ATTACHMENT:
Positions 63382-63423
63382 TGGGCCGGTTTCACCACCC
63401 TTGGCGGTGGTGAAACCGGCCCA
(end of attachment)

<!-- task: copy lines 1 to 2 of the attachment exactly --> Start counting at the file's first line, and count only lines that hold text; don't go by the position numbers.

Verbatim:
Positions 63382-63423
63382 TGGGCCGGTTTCACCACCC